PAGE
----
Kayla Hoog-Fry, a surf instructor and co-owner of TA Surf Co., a local outfit that offers surf lessons at Turnagain Arm, has been surfing the inlet for the past five years. She spent her childhood waterskiing and wakeboarding the lakes near her hometown of Reno, Nevada, before competing on the University of Alaska’s alpine ski team.
“My friend Pete Beachy [who co-owns TA Surf Co.] introduced me to the Turnagain Arm wave and asked me if I wanted to join him in creating a surfing guide service that introduces people to local surfers,” she says. “Over the years, I’ve gotten in a lot of miles of surfing.”
That’s not always the case with traditional ocean surfing. “You can ride the tide here for several minutes, whereas in the ocean, it could take a few days to get that amount of riding in,” Hoog-Fry says. “As long as you can swim, this is actually a great place to learn how to surf. You don’t have to fight the ocean to [paddle] out, since only one wave comes through. Once you catch the wave, you can either stay lying on your belly [on the surfboard] or stand on your feet.”
A typical surf session looks something like this: Surfers will consult online tidal charts (mobile apps are particularly popular) to figure out when and where the bore tide will hit. Because the location and size of tides can shift depending on the lunar cycle, Hoog-Fry says it's important to consult the charts every time you surf and to not rely on previous surf sessions to determine the size of the wave. Once in the water, surfers begin paddling once they see the wave begin to form. However, at times, the water can be so shallow that surfers can stand in the water and wait until the wave comes before hopping on their boards.
One of the biggest misconceptions, Hoog-Fry says, is that the water is ice cold. “Since this is Alaska, people think it will be freezing,” she says. While that might be the case in the wintertime, when portions of Turnagain Arm freeze over and the prospect of surfing can be dangerous, that all changes come summer, when that part of the state can see up to 19 hours of straight sunshine, making it perfect for surfing. According to Hoog-Fry, with the water temperature climbing above 50 degrees Fahrenheit in the summer, most surfers ditch their wetsuits for their usual swimwear. On average throughout the year, the water temperature stays at around 40 to 50 degrees.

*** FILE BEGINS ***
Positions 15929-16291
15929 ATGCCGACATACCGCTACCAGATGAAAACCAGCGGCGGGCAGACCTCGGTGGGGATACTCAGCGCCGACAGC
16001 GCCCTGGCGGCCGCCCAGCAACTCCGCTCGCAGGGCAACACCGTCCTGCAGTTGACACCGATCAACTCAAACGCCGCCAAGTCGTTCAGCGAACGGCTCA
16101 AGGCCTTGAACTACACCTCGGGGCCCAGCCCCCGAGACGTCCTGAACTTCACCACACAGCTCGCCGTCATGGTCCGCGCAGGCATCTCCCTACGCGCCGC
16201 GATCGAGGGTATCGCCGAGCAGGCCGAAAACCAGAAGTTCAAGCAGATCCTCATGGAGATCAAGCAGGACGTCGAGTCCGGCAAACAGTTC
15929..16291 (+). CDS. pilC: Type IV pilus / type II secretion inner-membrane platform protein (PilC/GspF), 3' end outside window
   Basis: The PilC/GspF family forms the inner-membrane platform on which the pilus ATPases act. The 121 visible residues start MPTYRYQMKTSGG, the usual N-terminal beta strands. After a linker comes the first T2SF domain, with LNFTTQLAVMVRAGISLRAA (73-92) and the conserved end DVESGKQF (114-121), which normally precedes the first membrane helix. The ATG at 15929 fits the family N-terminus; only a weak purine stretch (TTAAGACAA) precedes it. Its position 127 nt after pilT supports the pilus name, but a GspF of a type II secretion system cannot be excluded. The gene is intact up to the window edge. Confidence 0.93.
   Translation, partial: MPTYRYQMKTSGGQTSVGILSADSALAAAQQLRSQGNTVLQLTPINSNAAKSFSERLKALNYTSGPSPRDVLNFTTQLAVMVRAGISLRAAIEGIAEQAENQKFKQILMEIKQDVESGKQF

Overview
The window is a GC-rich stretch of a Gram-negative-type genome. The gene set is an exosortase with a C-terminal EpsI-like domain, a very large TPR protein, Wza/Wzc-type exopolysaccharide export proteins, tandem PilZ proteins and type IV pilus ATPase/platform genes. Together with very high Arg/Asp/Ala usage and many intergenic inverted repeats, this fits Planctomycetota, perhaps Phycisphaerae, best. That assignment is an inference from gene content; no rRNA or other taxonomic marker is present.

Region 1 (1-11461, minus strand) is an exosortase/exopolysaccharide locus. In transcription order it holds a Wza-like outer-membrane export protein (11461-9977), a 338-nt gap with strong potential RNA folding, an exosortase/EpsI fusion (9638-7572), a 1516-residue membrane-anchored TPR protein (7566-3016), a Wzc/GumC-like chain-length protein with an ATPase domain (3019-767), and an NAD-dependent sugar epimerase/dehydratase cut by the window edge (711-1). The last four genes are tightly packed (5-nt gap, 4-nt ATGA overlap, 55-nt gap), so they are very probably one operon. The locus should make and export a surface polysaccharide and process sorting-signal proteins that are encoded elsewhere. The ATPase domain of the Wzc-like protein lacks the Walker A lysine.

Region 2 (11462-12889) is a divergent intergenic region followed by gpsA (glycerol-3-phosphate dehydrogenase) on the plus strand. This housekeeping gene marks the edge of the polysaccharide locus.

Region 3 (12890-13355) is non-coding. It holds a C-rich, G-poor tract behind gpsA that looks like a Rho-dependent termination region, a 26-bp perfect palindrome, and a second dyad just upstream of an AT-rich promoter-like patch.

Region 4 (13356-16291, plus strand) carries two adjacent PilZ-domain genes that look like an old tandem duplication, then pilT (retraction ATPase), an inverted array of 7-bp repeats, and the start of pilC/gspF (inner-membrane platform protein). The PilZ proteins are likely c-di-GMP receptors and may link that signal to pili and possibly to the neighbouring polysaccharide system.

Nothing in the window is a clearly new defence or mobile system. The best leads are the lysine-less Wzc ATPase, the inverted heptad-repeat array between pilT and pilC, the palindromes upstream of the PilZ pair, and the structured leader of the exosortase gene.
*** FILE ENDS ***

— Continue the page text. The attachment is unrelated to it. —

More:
“We provide surfers with equipment like wetsuits and surfboards, and we show them the best places to surf on Turnagain Arm,” she says. Some of the more popular spots include Beluga Point and Bird Point. “We get people visiting from all over, like California and South America. We take them out and show them the best spots and what time to be there [to catch a wave]. Since we surf it every day, we can share that knowledge with them.”
Despite having experience surfing all over the globe, from Hawaii to Indonesia to Sri Lanka, she says she's always drawn back to Turnagain Arm to catch the perfect wave. "So far the tallest one I've surfed was seven feet and lasted several minutes," she says. "It was awesome."